The beach in Zandvoort is backed by a wide promenade and lots of beach pavilions, some of which stay open all year round. During my visit to Zandvoort, I had dinner and drinks at Club Nautique, where you can either stay cosy indoors and watch the waves, or sit outside in the fresh sea air. Other beach clubs in Zandvoort which are open all year round include Nius Beach House, which has an inviting open fireplace, and Thalassa, a family-run restaurant which prides itself on the quality of its food.
Amsterdam’s beach stretches from Zandvoort to IJmuiden in one continuous sweep of sand. For much of that distance, it’s backed by the Zuid-Kennemerland National Park. At the northern end of the beach, in IJmuiden, the sand gets even wider, meaning there’s plenty of space for activities. If walking on the beach isn’t quite exciting enough for you, at IJmuiden beach you can learn how to surf, kiteboard or sail, or try blokarting, which is simple enough for complete beginners to pick up easily.
IJmuiden beach also has some great beach bars, perfect for relaxing after enjoying the wind and waves – or for chilling out with a book while someone you’re travelling with exerts themselves! The Beach Inn is open all year round and has held the coveted Green Key Gold quality mark since 2015 for its commitment to sustainability. Makai, between the marina and the beach, is a bar, restaurant and watersports school with a laid-back vibe.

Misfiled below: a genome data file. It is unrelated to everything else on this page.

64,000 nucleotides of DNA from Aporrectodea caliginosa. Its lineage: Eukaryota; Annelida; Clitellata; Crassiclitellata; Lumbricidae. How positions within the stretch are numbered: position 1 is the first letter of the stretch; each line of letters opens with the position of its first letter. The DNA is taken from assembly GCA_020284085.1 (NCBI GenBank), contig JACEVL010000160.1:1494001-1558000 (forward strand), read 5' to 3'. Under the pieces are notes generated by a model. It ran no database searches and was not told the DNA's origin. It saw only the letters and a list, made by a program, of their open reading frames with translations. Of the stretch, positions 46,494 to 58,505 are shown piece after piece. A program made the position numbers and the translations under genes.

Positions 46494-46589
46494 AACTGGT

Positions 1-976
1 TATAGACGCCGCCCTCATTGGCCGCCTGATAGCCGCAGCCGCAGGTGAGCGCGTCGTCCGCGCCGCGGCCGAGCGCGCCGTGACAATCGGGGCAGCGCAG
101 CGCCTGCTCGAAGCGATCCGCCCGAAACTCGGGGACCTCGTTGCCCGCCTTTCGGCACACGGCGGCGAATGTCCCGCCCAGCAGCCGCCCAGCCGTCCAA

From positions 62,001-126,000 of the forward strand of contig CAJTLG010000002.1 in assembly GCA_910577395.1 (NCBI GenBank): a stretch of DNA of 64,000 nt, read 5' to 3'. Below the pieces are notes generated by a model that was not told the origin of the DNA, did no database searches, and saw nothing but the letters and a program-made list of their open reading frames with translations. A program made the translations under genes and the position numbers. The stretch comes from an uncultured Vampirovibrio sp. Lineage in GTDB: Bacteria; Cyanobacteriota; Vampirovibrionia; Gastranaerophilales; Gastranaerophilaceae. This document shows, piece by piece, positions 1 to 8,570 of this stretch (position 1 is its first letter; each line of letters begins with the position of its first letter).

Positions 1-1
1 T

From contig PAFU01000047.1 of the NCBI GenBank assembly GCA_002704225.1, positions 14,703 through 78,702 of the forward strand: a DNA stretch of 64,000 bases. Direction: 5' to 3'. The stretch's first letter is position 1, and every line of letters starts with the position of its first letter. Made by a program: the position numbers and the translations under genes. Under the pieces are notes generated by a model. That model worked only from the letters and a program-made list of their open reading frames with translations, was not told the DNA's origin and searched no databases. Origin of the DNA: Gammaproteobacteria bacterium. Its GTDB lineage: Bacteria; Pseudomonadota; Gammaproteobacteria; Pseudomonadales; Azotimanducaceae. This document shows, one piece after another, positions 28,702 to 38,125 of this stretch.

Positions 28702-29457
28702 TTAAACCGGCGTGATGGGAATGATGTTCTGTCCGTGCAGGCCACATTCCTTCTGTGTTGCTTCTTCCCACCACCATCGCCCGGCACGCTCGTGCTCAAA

The North Sea coast around Zandvoort and IJmuiden is home to a string of beautiful and varied nature reserves – as well as a particularly fun way to explore the natural beauty of this area.
In Zandvoort, I was lucky enough to be given a guided tour of the Amsterdamse Waterleidingduinen. The Amsterdamse Waterleidingduinen is just to the south of Zandvoort and covers an area 10 kilometres long and 5 kilometres wide, right off the beach and full of beautiful nature.
Amsterdamse Waterleidingduinen means Amsterdam Water Supply Dunes – and this lovely area does have a really important day job. The dunes, pine forest and water channels here are probably the prettiest water treatment centre you’ve ever seen; water from the Rhine river is pumped into the sand, which then filters it in an entirely natural way over the next 3 years. The final step is for the sand-filtered water to be pumped to another treatment centre to make sure it’s safe to drink. The Amsterdamse Waterleidingduinen have been providing safe drinking water for the city of Amsterdam since 1853.